Primary school years
In Egypt, girls and boys between the age of six and 14 years of age should – by law -- attend school. Thanks to huge investment during the 1990s, when about 11,000 new schools were built and many more renovated, access to primary school education is now nearly universal. Indeed, a study indicates that almost nine out of every 10 Egyptian boys and girls is currently enrolled in school.
On the other hand, there are questions about the quality of the education children receive – problems the government has acknowledged by the development of new standards for the educational system. One major problem is the persistence of traditional teaching methods. An Egyptian child is far more likely to be taught using traditional “chalk and talk” methods, where the teacher writes on a blackboard and students are expected to repeat or copy by rote, than any more interactive method. Anecdotal evidence suggests that boys and girls alike are subjected to physical punishment and verbal abuse.
Another problem is the under-use of infrastructure. While almost 90 percent of schools have a library, surveys indicate that only a quarter of the children use them, and while almost 60 percent of schools have computers, less than 20 percent of students have access to them.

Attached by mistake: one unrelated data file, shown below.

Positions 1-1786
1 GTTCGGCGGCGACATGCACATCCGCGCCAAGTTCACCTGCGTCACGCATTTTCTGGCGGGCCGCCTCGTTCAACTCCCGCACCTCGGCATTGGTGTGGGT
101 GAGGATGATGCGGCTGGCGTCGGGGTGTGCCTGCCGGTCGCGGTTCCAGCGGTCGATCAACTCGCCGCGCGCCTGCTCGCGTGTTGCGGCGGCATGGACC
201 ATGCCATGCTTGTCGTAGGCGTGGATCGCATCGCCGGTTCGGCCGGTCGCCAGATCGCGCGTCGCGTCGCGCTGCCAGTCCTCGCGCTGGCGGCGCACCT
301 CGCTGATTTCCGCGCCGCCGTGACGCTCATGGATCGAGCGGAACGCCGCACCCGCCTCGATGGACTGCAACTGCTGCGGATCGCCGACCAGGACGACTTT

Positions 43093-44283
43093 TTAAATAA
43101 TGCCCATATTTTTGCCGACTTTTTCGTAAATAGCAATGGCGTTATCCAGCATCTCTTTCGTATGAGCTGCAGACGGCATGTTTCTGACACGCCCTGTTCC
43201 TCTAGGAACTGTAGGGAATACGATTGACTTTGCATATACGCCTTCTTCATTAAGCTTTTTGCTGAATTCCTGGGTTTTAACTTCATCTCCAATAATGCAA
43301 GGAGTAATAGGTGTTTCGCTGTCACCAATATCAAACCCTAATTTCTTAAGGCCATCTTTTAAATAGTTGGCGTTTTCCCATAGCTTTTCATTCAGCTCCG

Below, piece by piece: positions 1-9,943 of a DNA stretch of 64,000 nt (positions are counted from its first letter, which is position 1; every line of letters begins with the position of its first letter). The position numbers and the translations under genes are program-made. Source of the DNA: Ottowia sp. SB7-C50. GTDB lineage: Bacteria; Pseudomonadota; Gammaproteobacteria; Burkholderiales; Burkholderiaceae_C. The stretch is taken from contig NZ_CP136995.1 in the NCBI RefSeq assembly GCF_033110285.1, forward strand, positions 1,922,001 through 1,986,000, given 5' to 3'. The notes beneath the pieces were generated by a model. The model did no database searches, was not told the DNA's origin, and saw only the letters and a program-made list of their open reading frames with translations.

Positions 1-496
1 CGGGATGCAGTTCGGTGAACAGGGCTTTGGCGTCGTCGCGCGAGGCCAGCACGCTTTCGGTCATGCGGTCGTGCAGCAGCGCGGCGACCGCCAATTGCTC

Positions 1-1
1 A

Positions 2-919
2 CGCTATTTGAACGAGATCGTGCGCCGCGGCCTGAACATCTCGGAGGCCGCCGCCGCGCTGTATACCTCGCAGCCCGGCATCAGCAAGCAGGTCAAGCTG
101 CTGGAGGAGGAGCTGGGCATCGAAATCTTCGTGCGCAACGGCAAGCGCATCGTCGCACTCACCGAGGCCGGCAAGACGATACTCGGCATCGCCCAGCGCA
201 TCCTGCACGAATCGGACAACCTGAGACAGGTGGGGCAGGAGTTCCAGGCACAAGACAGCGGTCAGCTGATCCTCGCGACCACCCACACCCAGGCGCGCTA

A small but significant minority of pre-adolescent children--about 13 percent of girls and four percent of boys--have never been to school at all. Like other school attendance figures, these numbers are higher in Upper Egypt (the southern part of the country), where in places almost one third of girls never go to school at all.
Boys and girls between the ages of six and 11 make up about one quarter of children who work in Egypt. Because many of these children work in the informal sector as street vendors, domestic workers or as agricultural labourers, their working environments are difficult if not impossible to regulate.
Many work long hours under dangerous conditions for little reward and this has an impact both on their health situation and on their educational prospects.
Malnutrition, linked to lowered IQ as well as less energy to devote to learning and creative activities, also remains a problem for children in this age group. In 1997 a study indicated that by the beginning of adolescence, about 20 percent of boys and girls are below average height for their age because of insufficient nutrition.